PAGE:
We are always happy to point to other organizations that advocate for more integrity within the realm of health. One relatively newcomer on the scene is New Body Ethic.
Co-founded by Patrick Mustain, MPH, MA (writer and multimedia producer for Scientific American’s Food Matters blog) and Kevin Moore (founder of Hong Kong-based Reembody, an online resource for education on kinesiology and exercise psychology), NBE is “a non-profit coalition of health and fitness professionals dedicated to revitalizing the culture of health and fitness.”
Mustain explains more in a recent post titled “The Fitness-Industrial Complex is Deceiving You. We’re Trying to Change That.”
- “A not-so-obvious deception permeates the language from the fitness industry–that dieting and exercise are things that you should be doing in the first place, and that failure to do either stems from a lack of personal responsibility, or some moral deficit.”
- “For most of the history of life, the most important thing, for most people, was obtaining and conserving energy from food. Feeling guilty about eating food, and burning energy just for the sake of burning energy would have made no sense to our ancestors. Of course, 10,000 years ago, we didn’t have cars, escalators, and office jobs. We didn’t drink refined sugar with every meal, we didn’t eat dessert every day, we didn’t shape our children’s food preferences with billions of dollars in marketing, and we didn’t have an industrialized food system dominated by hyper-palatable, energy-dense, nutritionally devoid, highly-processed products.”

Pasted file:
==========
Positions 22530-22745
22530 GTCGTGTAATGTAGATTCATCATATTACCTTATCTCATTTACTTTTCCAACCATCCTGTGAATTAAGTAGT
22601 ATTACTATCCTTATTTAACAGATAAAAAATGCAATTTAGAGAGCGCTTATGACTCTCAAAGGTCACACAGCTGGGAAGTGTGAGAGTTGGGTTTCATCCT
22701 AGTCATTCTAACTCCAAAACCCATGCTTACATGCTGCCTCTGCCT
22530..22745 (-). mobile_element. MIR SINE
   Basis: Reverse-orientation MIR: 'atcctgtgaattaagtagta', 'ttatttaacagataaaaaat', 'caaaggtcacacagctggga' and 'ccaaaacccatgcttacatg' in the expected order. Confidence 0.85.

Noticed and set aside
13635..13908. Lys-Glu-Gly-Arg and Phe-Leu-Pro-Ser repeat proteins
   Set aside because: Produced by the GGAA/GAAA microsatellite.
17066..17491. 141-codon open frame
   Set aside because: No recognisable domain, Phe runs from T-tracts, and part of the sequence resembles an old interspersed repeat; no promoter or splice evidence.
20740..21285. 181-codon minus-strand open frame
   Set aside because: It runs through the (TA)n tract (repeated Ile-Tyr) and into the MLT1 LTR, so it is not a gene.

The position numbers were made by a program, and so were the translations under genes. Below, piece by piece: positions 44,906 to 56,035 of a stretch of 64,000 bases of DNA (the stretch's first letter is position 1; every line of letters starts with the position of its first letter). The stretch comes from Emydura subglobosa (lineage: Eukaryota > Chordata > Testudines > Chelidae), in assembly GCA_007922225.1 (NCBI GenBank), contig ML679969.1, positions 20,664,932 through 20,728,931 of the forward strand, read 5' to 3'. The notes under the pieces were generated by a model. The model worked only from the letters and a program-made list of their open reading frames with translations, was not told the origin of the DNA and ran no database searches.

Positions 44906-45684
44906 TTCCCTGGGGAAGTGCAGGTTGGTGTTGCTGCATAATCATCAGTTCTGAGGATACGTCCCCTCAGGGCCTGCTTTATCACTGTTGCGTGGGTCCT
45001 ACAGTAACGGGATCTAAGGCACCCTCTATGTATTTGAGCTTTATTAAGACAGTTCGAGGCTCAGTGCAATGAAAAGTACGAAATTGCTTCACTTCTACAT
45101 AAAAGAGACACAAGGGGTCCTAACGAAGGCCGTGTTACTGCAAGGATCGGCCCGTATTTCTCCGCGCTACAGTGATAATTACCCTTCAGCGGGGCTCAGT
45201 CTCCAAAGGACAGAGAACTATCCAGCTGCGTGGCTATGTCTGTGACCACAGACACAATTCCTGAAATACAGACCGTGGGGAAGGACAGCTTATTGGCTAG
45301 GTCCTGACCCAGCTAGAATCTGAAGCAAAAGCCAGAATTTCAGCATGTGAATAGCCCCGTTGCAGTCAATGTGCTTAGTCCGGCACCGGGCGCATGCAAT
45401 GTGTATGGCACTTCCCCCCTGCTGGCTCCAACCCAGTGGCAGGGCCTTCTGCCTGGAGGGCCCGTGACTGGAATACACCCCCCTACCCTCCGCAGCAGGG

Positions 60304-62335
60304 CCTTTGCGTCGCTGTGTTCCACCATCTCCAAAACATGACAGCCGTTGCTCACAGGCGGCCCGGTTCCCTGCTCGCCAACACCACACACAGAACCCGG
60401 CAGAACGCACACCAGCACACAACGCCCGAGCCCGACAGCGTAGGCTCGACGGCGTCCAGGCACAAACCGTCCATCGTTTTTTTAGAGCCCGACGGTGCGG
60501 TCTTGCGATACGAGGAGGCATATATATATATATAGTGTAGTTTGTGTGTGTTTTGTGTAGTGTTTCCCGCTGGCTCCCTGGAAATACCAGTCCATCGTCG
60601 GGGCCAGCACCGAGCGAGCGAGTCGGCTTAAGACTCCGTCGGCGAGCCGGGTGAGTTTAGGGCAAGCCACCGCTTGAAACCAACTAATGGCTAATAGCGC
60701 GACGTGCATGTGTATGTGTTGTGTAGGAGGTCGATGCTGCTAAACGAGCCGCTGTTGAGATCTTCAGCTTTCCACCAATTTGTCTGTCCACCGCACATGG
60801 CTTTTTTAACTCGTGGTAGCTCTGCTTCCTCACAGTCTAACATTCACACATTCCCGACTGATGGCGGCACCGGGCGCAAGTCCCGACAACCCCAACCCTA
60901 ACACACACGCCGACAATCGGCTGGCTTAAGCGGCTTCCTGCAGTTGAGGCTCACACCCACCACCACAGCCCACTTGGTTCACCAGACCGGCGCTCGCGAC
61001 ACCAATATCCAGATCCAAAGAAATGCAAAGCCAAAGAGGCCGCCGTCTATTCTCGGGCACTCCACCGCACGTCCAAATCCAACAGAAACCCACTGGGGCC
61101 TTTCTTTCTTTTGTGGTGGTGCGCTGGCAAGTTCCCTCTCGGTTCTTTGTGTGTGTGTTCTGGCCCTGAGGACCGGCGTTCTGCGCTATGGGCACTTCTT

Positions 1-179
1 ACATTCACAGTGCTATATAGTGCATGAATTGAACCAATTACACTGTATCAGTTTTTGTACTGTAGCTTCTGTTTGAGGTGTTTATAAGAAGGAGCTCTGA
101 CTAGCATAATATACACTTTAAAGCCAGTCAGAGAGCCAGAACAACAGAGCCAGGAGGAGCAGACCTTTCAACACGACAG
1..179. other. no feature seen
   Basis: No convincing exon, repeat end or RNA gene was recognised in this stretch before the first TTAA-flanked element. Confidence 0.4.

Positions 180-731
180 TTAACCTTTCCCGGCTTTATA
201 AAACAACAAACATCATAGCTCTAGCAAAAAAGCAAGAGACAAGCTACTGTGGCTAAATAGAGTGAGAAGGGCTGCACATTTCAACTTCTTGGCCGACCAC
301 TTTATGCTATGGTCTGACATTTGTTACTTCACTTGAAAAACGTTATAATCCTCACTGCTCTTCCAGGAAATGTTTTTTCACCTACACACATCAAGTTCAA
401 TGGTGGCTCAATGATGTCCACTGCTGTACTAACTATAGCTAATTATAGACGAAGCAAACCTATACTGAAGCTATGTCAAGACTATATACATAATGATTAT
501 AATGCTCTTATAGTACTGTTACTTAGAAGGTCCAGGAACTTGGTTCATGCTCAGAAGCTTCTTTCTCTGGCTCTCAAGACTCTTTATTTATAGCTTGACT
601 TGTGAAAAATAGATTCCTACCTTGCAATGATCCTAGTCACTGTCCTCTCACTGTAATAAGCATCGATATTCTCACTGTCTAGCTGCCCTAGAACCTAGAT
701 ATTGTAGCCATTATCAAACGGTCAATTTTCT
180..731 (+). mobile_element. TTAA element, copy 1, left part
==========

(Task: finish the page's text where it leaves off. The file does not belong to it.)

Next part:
- “But being fat is not something that we need to be saved from. What we need to be saved from is an environment unlike anything any living thing has experienced in 4 billion years of evolution. A report from The Lancet concluded: “Obesity is the result of people responding normally to the obesogenic environment they find themselves in.” Let me repeat: responding normally.”
- “There are many health and fitness professionals out there who want to change this culture of fitness. They understand that health and wellness and come from a lifelong process of learning how to take care of one’s body, for the long-term, not the quick fix. They seek to understand the environmental and cultural contexts in which we make our health decisions. They avoid focusing mostly on aesthetic outcomes. Rather, they try to help their clients learn to appreciate their bodies the way they are in the moment, but also to realize the wonderful potential each body holds for overcoming challenges, adapting, and learning new skills and movements.”
There are many parallels to NBE’s concerns about the fitness industry and our concerns about the food industry, mainly in the way both industries place the entire responsibility of health on consumers’ shoulders, without acknowledging how our current environment stacks the deck against health.
PS: NBE is currently collecting signatures for its pledge, which states:
1. Movement is a human right;
2. Appearance isn’t everything;
3. Health is more than an individual choice;
4. Health is not a product;
5. Evidence matters;
6. Clients come first.
Sounds good to us!